Those judges in red, hot seatsBy Allan Policarpio
Philippine Daily Inquirer
ABS-CBN may have just pulled off the most formidable lineup of judges for a reality talent show. Lea Salonga, Bamboo Mañalac, Sarah Geronimo and apl.de.ap are set to occupy the rotating red chairs for “The Voice of the Philippines,” which starts in June. This early, people are getting curious about these four industry bigshots’ judging and coaching styles.
If you follow Lea on social networking sites like Twitter (or her Backstory column in this section), you probably know that the internationally-acclaimed singer-actress can be brutally frank when expressing her opinions. She vows to be no different on the show. Expect no sugarcoating; Lea was molded by very exacting music mentors herself.
In her own words at a recent press con: “I’m not going to insult or purposely hurt someone’s feelings just for effect or TV ratings. But the least I can do is be honest, point out what’s off and needs improving… That’s just the way I was coached when I was young. I know that if you can make it past a coach who was very hard on you, you’ll be strong enough when you go out into the real world.”
Asked if viewers should prepare to see her nasty side, Lea jested: “I’m already calling myself the bitch in the red chair!”
But in all seriousness, Lea said being sharp-tongued wasn’t the best way to mentor an aspiring singer. “But if they’re going to be unnecessarily conceited and arrogant, then they will get a talking, and they’re not going to like it,” she said.
“Miss Saigon” continued, unflinching: “They’re going to get it unfiltered and real. That’s what I can offer.”
True to his cool offstage demeanor, rocker Bamboo described himself a “benevolent dictator” who respects a fellow musician’s ideas. One of his strengths as an artist, he pointed out, is his ability to listen. “I’ll just see what direction the contestant wants to bring a particular song to, and I’ll be there to guide him/her. I will listen—that’s my rule,” he said.
The former Rivermaya frontman added that being a singer is not just about what happens onstage: “It’s not all about the music—it’s also about things that happen once the spotlights are off. You need to have discipline and virtues to live by.”
A game changer
Will he be partial to rock singers like himself? “No,” he said. “I listen to a wide range of music genres. I will look for the best. I’m not looking for a rock star; I’m looking for a game changer.”
The youngest of the bunch, Sarah admitted that she was hesitant at first to accept the project, feeling she wasn’t experienced enough, and doubting her credibility as a mentor. In the end, she decided to be a part of someone else’s journey towards his or her dream.
Said Sarah: “Being with the likes of Ms Lea, Bamboo and apl is intimidating. You have no idea how hard my heart is pounding right now. But I’ll just look at the bright side and see this as a way of sharing with fellow dreamers what I’ve learned in my 10 years in the industry.”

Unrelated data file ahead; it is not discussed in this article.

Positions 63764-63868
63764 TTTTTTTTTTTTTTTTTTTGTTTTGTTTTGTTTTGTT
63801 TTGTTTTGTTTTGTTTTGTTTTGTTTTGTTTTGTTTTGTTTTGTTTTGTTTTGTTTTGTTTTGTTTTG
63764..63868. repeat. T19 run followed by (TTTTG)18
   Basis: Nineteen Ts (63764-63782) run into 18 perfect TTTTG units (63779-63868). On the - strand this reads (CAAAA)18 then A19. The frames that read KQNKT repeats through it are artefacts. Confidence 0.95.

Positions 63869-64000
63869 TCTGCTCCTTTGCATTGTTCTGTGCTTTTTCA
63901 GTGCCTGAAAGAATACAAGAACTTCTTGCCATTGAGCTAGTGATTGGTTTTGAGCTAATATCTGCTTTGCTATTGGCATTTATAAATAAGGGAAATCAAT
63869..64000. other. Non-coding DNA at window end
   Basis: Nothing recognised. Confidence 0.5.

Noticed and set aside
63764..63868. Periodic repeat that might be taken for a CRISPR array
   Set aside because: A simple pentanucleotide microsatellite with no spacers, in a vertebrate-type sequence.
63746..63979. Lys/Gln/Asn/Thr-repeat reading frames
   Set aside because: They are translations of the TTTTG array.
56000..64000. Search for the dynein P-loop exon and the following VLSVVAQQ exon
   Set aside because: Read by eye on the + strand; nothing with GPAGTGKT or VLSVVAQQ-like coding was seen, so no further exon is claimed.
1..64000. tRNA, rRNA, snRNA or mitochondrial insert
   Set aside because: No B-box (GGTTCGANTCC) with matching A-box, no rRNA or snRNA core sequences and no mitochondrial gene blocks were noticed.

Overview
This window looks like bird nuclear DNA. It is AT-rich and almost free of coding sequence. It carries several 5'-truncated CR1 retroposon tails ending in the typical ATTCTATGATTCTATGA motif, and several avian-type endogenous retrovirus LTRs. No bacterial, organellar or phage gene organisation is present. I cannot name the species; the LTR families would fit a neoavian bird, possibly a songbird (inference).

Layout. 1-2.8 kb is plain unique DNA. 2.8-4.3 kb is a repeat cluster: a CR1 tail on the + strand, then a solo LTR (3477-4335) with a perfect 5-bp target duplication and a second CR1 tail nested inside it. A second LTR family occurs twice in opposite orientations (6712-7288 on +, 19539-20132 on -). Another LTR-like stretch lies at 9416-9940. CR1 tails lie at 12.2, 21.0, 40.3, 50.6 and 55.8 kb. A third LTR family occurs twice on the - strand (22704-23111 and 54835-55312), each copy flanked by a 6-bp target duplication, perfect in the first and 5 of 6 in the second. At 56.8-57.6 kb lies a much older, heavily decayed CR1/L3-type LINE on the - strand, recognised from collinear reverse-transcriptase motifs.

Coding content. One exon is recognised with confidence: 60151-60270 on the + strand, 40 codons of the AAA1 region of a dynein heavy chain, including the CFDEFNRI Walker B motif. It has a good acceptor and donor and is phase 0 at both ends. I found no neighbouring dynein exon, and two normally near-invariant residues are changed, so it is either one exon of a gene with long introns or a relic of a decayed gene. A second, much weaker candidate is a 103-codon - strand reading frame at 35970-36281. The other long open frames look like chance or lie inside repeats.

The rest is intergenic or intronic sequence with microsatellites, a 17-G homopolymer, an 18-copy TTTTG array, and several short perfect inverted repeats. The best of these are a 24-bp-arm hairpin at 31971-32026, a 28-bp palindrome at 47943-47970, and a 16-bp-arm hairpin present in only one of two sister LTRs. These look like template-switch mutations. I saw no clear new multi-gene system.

To try and brush off Sarah’s insecurity, Lea defended her from naysayers who summarily dismissed the 24-year-old Kapamilya star as unworthy of sitting in the same panel with music stalwarts. “Sarah started when she was 14, so she’s no neophyte,” Lea noted. “She’s been in the biz longer than many other people have, and there shouldn’t be any doubts about her credibility as a mentor.”
She didn’t have Lea’s stunning resumé or apl’s album sales record, Sarah said, but she could offer her sincerity. “I am a product of a singing competition, so I know the process, and I will be able to relate to the contestants. I’m eager to share my experiences and learn from them as well,” she said.
Meanwhile, since The Black Eyed Peas is currently on a “creative hiatus,” its four members are free to mind their personal lives and pursue solo projects. Right now, for Fil-Am member Allan Pineda, a.k.a. apl.de.ap, the focus is on a new album and being a coach on “The Voice PH.”
“It’s something new for me because I’ve never worked in television on a daily basis and I’m sure it’s going to be fun,” he said. “I’m excited to put my team together and start discovering amazing, up-and-coming Filipino talents. I may also find singers I can sign up with my own label, Jeepney Music.”
More than the signature swag he intends to bring onstage with every episode, apl promised to be truthful and constructive in giving criticisms. He’s not going to be just a music mentor, he said, but a life coach as well.
“I hope to explain how hard it is to make it in the music industry. The Black Eyed Peas wasn’t an overnight success; it took us a while to get to where we are. I’d like to share my experiences in doing shows, and the importance of saying no from time to time. I hope to be able to impart that it’s not just about the music, but also about life.”
Outside of this stint, is apl open to acting projects? The world-renowned hip-hop artist enthused: “Definitely! But I do need to get more Tagalog coaching. [If it happens] in the future, I want it to be in the Philippines.”
In “The Voice” blind auditions come June, the four coach-judges will duke it out in selecting contestants for their respective teams. Friendly competition is to be expected, they all agreed, but they’re all in the show for one reason: To give back by sharing all that they have learned.
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